“‘Fear’ is not the word I’d use to describe my feelings,” says Carlos Róspide, “but there is an anxiety. You’re always on the watch for something. You hope it doesn’t happen, but you know it can.” At the age of 60, two months before retiring, Róspide was diagnosed with breast cancer. That was the first in a list of bad news. Shortly afterward, he was diagnosed with kidney cancer. Then, prostate. Meanwhile, three of his five siblings were facing similar situations: one of his brothers was treated for a tumor in his appendix, another developed prostate cancer and his sister was found to have breast cancer.
The pattern clearly responded to that of a familial cancer, but genetic testing was inconclusive. Only a minimally suspicious variant was detected in the DNA of one of the genes studied, which was classified at the time as “of uncertain significance,” although it has practically been ruled out as the cause. The situation puts them, like many other families in these circumstances, in a limbo of knowledge and information. They know that something abnormal is happening, but not what alteration causes it or who carries it in their DNA.
Now, a project in which nine Spanish research centers are involved, funded with more than $3 million by the Precision Medicine Infrastructure of the Carlos III Health Institute, is looking for the cause in approximately 300 families in this situation. To do this, they will not only study the most common genes, but the entire DNA, using computer tools to sift through the abundance of information and conducting specific laboratory experiments for each alteration. Carlos Róspide’s is among those 300 families.
“The Spanish National Health System offers a genetic diagnosis to families who clearly have a hereditary cancer pattern, but many remain unresolved,” explains Mercedes Robledo, head of the Hereditary Endocrine Cancer Group of the Spanish National Cancer Research Center (CNIO), which is participating in the project, named IMPaCT-VUScan, with four groups. “Now we want to go far beyond the diagnostic routine to help some of them, but also to develop tools that help the doctor’s decision making in the future,” says Robledo.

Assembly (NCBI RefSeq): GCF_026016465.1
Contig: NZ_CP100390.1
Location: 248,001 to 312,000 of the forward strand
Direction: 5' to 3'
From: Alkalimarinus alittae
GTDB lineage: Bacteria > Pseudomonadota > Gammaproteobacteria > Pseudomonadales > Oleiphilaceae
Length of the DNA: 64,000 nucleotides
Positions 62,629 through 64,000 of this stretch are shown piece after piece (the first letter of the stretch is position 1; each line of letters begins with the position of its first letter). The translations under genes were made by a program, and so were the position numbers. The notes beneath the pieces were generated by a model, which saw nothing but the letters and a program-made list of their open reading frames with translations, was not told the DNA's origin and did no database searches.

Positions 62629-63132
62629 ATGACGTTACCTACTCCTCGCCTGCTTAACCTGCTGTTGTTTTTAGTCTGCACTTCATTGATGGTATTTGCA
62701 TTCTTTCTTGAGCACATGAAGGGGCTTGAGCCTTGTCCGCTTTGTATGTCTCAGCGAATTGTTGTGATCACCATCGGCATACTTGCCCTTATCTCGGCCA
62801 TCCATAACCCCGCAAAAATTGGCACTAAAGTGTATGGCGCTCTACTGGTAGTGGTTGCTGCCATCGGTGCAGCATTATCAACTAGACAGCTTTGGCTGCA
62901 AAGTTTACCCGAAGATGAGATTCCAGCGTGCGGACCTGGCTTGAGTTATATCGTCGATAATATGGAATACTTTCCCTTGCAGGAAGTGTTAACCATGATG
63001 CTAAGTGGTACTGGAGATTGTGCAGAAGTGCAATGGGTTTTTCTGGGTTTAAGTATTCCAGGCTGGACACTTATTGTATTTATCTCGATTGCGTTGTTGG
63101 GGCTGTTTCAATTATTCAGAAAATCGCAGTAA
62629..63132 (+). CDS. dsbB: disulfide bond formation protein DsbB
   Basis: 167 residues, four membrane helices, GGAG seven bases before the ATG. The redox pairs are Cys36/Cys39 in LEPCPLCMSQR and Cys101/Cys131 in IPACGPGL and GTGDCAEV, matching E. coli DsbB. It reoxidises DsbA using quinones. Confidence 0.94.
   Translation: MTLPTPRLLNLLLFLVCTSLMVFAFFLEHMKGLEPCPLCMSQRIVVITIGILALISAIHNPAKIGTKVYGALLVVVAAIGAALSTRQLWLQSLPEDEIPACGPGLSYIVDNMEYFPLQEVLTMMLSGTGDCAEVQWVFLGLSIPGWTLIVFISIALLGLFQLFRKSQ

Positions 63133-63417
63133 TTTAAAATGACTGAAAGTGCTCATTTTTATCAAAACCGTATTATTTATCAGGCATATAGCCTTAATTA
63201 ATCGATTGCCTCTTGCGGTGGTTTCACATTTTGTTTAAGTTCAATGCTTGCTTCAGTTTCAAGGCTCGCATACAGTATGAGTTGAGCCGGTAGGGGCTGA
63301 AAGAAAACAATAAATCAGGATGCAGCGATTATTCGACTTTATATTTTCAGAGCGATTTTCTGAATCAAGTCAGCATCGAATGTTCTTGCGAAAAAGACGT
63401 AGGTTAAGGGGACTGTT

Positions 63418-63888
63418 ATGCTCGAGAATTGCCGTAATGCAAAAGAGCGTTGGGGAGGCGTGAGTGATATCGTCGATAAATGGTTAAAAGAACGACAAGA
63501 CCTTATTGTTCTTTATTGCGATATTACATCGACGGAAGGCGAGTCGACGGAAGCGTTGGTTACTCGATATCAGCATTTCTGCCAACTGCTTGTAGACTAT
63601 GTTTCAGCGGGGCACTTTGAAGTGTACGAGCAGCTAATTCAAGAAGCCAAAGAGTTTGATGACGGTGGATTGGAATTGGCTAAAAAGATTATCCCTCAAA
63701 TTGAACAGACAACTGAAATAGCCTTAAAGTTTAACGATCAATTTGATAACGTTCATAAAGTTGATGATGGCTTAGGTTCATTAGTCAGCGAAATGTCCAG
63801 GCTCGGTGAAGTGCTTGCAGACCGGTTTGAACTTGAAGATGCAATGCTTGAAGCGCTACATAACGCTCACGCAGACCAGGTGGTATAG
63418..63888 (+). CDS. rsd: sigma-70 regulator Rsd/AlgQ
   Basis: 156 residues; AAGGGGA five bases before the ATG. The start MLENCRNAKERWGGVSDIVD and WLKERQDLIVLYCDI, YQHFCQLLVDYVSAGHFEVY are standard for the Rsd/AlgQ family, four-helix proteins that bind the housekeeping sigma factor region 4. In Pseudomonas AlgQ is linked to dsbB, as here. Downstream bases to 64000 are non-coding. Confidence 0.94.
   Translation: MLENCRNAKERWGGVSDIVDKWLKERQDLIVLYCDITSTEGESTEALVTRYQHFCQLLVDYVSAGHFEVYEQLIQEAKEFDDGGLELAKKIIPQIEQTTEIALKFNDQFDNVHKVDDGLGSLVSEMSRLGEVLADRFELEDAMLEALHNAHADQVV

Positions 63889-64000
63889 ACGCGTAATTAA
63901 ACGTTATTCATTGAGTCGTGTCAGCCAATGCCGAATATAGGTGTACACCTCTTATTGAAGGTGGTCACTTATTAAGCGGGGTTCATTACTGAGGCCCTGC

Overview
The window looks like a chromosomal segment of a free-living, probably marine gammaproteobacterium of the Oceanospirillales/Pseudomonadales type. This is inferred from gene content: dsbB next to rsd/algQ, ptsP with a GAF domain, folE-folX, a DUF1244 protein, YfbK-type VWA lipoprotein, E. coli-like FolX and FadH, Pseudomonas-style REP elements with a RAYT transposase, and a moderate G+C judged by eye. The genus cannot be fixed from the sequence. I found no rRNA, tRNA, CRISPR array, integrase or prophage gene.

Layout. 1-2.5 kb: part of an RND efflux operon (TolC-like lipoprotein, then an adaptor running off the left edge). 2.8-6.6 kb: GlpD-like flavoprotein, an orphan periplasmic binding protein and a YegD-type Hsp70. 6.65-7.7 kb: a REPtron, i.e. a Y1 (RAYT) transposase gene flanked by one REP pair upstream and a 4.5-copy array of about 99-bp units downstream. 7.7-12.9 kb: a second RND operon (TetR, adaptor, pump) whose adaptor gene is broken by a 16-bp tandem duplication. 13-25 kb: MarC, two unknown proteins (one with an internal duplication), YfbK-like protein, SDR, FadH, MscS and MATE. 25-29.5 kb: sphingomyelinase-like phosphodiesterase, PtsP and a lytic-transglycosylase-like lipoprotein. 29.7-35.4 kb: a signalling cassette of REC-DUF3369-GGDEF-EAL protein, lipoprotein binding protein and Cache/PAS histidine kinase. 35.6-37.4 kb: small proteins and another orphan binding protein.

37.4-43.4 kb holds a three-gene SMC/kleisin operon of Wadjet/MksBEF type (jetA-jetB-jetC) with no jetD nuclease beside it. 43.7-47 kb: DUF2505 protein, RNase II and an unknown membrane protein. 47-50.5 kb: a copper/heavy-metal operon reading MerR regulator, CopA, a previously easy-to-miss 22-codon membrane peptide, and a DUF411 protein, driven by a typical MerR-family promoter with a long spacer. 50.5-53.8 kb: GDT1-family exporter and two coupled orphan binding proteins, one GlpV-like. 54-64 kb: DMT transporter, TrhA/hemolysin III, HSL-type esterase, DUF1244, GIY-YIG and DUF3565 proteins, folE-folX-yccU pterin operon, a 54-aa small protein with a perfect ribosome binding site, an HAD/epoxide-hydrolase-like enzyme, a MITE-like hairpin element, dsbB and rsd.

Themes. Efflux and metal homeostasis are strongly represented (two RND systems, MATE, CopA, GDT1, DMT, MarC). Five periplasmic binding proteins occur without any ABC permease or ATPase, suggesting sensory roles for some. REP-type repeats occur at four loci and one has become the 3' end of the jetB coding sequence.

A familial component
“Between 10% and 15% of tumors have a familial or inherited component,” explains María Currás, head of the Familial Cancer Clinical Unit at the CNIO, who in addition to participating in the project is in charge of the Róspide family. This component may be suspected when more cases than usual accumulate within the same family, if tumors develop in different organs, or if they appear at a very early age. Although adapted care and follow-up can reduce mortality, in many cases the cause is not known with certainty.
In the case of breast cancer, for example, “known predisposition genes only explain between 30% and 40% of cases with hereditary influence,” says Currás. Suspicion does not necessarily imply a family pattern, but “overall, if all suspected cases are taken into account, in more than 80% of cases the responsible mutation is not found,” acknowledges Conxi Lázaro, head of the Hereditary Cancer Research Group at the Catalan Institute of Oncology-IDIBELL and leader of the IMPaCT-VUScan project.
Moreover, variants of uncertain significance are increasingly common in tests, DNA changes for which there is insufficient information to determine if they are responsible for the risk. This is precisely what happened in the initial diagnosis of the Róspide family, with the added predisposition that the specific variant was present in four siblings, all of whom had developed some tumor, while the only one who had not suffered from any tumor did not inherit this variant.
Although the vast majority of these uncertain variants are ultimately benign (the change they produce is harmless), they represent “a nightmare for geneticists,” explains Robledo. The rule is that no clinical decision should be made based on their presence. However, they do increase the uncertainty; it has been said that, more than limbo, they put the carrier in a “genetic purgatory.” Currás stresses the importance of the way these results are communicated; although the reactions vary, she says, people usually take it as something negative. “They sense that something strange has been found in them, something they don’t know what to tell them about, and in the end they feel the same or worse than before.”